Museo d'arte moderna e contemporanea "Aurelio De Felice" - CAOS (CENTRO ARTI OPIFICIO SIRI)
Viale Campofregoso, 98, Terni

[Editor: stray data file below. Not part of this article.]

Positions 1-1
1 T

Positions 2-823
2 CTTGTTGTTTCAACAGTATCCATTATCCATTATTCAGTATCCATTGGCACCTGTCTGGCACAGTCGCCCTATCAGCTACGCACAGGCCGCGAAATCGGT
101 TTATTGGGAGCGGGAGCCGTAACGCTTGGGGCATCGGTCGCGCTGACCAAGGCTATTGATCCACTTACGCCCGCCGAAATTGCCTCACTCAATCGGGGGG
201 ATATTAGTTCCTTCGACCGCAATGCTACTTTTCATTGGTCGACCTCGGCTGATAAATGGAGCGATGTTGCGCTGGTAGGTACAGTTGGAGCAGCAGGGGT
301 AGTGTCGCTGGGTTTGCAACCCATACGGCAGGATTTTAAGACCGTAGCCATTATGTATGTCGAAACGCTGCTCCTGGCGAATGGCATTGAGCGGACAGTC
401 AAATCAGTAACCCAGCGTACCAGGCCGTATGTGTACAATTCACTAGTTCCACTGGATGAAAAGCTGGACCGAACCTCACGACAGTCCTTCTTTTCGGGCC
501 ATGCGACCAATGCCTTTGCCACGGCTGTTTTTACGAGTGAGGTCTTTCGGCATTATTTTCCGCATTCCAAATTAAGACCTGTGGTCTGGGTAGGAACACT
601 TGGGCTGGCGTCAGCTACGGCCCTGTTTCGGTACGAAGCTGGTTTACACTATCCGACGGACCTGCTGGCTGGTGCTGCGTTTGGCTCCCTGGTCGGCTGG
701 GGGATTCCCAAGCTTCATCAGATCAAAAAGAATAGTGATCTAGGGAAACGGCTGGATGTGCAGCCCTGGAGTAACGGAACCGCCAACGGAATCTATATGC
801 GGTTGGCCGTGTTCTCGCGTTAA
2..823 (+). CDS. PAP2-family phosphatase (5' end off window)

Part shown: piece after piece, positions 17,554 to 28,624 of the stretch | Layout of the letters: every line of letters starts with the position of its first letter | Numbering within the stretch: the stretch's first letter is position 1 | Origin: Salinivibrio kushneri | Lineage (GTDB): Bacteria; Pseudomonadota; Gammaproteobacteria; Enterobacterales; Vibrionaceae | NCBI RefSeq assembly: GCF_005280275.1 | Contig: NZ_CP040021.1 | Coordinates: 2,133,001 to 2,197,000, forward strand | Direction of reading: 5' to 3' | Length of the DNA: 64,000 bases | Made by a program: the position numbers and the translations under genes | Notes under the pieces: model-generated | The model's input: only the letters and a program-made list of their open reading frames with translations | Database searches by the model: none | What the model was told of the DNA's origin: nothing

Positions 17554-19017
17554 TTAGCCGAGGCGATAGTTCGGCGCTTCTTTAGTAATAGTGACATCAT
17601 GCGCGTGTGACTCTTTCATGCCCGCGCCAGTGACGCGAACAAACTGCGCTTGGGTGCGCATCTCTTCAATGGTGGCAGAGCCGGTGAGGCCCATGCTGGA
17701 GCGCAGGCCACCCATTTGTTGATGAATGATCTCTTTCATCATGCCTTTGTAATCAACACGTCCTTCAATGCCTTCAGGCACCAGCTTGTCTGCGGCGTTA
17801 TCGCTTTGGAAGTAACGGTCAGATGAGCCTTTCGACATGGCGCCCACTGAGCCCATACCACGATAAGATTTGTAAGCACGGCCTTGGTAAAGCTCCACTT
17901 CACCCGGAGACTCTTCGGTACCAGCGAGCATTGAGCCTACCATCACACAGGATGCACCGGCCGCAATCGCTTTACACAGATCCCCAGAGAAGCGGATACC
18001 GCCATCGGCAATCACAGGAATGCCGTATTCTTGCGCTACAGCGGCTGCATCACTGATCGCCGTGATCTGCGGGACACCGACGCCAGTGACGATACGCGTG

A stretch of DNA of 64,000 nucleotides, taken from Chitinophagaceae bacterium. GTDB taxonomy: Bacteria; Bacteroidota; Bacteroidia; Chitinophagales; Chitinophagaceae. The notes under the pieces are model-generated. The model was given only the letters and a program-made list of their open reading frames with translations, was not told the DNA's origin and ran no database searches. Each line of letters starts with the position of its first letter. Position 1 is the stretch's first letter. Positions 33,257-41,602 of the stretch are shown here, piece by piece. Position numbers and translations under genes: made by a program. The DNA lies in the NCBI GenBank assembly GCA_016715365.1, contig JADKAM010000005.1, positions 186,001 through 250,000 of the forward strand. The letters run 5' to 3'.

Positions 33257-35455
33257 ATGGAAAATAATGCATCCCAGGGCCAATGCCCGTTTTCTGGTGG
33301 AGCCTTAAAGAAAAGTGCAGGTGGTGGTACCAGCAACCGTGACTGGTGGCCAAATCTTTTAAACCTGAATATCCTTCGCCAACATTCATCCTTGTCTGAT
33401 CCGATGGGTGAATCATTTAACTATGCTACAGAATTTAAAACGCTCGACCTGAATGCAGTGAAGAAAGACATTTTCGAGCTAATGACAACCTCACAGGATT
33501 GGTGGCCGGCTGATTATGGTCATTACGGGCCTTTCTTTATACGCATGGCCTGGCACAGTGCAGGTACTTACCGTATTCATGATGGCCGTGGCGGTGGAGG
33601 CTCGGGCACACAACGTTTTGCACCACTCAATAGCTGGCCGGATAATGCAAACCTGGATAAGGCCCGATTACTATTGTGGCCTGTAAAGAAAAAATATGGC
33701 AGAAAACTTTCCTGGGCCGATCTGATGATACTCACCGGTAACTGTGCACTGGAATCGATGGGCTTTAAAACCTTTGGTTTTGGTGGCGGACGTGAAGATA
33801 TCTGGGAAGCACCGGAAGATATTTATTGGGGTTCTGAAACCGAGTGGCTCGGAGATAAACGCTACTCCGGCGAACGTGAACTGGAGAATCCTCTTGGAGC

CAOS Modern and Contemporary Art Museum “Aurelio de Felice” The Museo D’Arte Moderna e Contemporanea “Aurelio De Felice” – CAOS, Centro Arti Opificio SIRI premises were restructured by Terni Municipality to house art collections and exhibitions in the reused space of the former SIRI factory. The first industrial settling in the area was an old Papal Ironwork factory—the Ferriera Pontificia—built in 1793 as per the Apostolic Chamber disposition. At the time of the process of the unification of Italy—1860s—this plant was still the largest factory in Umbria, with an extension of 12.000 square meters and a labor force of about 200. Closed down in 1905, its premises, consisting of several edifices—warehouses, offices, mineral depots and the housing of the personnel—were reused for metalwork and chemical manufacturing production destined prevalently for the armament industry in 1919. In 1925, with the guiding ideas of Luigi Casale, and after a series of changes and corporate acquisitions—like IDROS and SISAS, acronym for Società Italiana per l’Ammoniaca Sintetica—the enterprise was transformed into the current SIRI, acronym for Società Italiana Ricerche Industriali. The main activity of this enterprise was the production of synthetic ammonia and other chemical products. Starting in the 1930s, SIRI concentrated primarily on research, abandoning large production. The activity carried on without interruption until the 1970s, with a progressive slowing down of production until its definitive closure in 1983. These works of art, dating from the 15th to the 19th century, are hosted in the new Museum of Modern and Contemporary Art, which is set up with innovative criteria. They had already been exhibited in the Municipal Gallery “Omeore Metelli”, housed in Palazzo Gazzoli. Among these, the ones of the Italian Renaissance Masters like Piermateo d’Amelia and Benozzo Gozzoli or of local artists like Niccolò Alunno, Giovanni di Pietro, known as Lo Spagna, and Pompeo Cocchi come to the fore. Collections of works such as the Naive paintings of Orneore Metelli or the sculptures of Aurelio De Felice also have their space in the museum. Visitors can also profit from the presence of graphic works of artists like Chagall, Mirò, Leger and Kandinsky. Much space is dedicated to contemporary works of art of artists such as Turcato, Mastroianni, Pomodoro, Severini, Montanarini, Minucchi, Passalacqua, Chung Eun Mo and others. The property of the entire area was taken over in tranches from 1997 to 2002 by the Municipality of Terni. Together with the preservation of the access alley and central court, the whole pre-existing complex was recovered and reused for Cultural and Recreational Services, while the entire first floor returned to being living quarters.